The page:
Port of Spain (Trinidad): Ace Indian batsman Sachin Tendulkar conceded on Friday that he could not match cricketing legend Don Bradman despite equalling the Australian's mark of 29 Test centuries.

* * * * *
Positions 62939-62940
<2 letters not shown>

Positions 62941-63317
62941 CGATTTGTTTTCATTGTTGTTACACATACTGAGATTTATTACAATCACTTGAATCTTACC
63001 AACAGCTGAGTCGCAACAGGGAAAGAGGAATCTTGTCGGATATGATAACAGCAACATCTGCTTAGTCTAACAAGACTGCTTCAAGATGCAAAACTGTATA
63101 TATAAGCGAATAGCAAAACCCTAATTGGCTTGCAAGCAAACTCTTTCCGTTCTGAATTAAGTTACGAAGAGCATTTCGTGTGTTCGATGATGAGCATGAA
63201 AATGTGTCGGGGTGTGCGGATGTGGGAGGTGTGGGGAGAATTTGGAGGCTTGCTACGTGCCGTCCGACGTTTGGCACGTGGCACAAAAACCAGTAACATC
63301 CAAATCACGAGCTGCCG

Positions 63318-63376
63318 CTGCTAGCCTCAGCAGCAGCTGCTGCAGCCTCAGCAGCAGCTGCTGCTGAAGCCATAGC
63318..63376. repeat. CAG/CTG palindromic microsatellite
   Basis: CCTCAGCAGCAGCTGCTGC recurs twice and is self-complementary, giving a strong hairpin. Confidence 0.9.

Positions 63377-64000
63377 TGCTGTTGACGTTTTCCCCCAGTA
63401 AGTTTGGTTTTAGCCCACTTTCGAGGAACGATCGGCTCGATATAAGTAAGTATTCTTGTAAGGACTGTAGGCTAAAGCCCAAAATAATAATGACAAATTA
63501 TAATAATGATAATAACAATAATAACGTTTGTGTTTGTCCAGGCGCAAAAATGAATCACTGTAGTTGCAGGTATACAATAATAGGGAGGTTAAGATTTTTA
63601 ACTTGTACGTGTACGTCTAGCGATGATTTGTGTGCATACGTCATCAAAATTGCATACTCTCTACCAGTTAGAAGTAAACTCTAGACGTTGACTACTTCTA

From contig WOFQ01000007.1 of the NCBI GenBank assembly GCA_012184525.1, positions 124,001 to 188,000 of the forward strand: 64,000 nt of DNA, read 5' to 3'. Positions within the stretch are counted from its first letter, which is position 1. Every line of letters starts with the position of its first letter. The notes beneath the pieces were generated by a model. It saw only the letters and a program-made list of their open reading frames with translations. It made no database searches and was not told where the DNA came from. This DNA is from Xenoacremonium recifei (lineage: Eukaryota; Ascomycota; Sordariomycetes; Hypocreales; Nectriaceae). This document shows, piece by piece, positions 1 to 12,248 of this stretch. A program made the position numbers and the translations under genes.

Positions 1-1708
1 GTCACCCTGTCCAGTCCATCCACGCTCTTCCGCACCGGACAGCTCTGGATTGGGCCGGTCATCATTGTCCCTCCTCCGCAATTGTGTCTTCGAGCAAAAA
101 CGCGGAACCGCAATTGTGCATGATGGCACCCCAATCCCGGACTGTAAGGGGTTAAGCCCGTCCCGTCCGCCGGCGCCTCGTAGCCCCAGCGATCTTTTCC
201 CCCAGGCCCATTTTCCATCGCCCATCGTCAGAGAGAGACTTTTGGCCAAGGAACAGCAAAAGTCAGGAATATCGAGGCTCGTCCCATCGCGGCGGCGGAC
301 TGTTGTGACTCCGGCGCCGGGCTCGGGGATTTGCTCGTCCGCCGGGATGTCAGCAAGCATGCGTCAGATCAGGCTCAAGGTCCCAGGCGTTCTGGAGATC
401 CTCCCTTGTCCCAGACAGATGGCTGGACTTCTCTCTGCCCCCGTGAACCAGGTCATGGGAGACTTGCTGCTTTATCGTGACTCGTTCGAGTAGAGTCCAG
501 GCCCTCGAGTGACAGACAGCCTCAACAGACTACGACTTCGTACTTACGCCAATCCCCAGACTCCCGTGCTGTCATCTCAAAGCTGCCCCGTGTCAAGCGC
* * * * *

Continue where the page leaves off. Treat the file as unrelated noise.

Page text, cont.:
"It surely feels good to equal Sir Don Bradman's record. But nobody can match him and that's one thing that's accepted all over the world," he said after scoring an unbeaten 113 against the West Indies in the second Test here. "It's a nice feeling to know that my name is going to be there when they show the number of hundreds scored in Tests," said Tendulkar, whose 29th ton (Sachin also turns 29 on April 24) helped his team post 262 for four on the opening day. Only former India captain Sunil Gavaskar is now ahead of both Tendulkar and Bradman with 34 Test centuries. The Australian, however, took only 52 Tests for his 29 hundreds, while Gavaskar needed 125 and Tendulkar 93. Gavaskar has a more impressive record than Tendulkar at the Queen's Park Oval here, having hammered four Test centuries at this venue. This was Tendulkar's first Test century in seven matches in the West Indies. "Gavaskar is a great player. I'm happy I have been able to score a hundred at this venue. I missed three centuries on the last tour in 1997, so this time it was on my mind," Tendulkar said. "I always wanted to score a hundred in the West Indies. While growing up, you saw so much exciting cricket in the West Indies. As a batsman, you always want to be there and score runs. "I'd like to dedicate this century to my father. I'm sure he'd have loved it," said Tendulkar, who lost his father during the 1999 World Cup. The champion batsman said it was not easy batting on this pitch and the aim was to put up a big partnership. "Batting was not easy on this two-paced wicket. The ball jumped up from some places and kept low a few times. "A big stand was very important, especially after we had lost two wickets. It was vital for Rahul (Dravid) and me to stay there. He batted extremely well and we succeeded in scoring a good total." Tendulkar and Dravid (67) steadied the innings with a 124-run stand for the third wicket after two wickets had fallen for 38. Tendulkar said he wanted to keep playing as long as he was enjoying the game. "I don't know how far I'll go. Perhaps, as far as possible. When I started playing cricket, I never thought how far I would like to go. I just want to go out and play and enjoy. I just want to do less talking and more batting."
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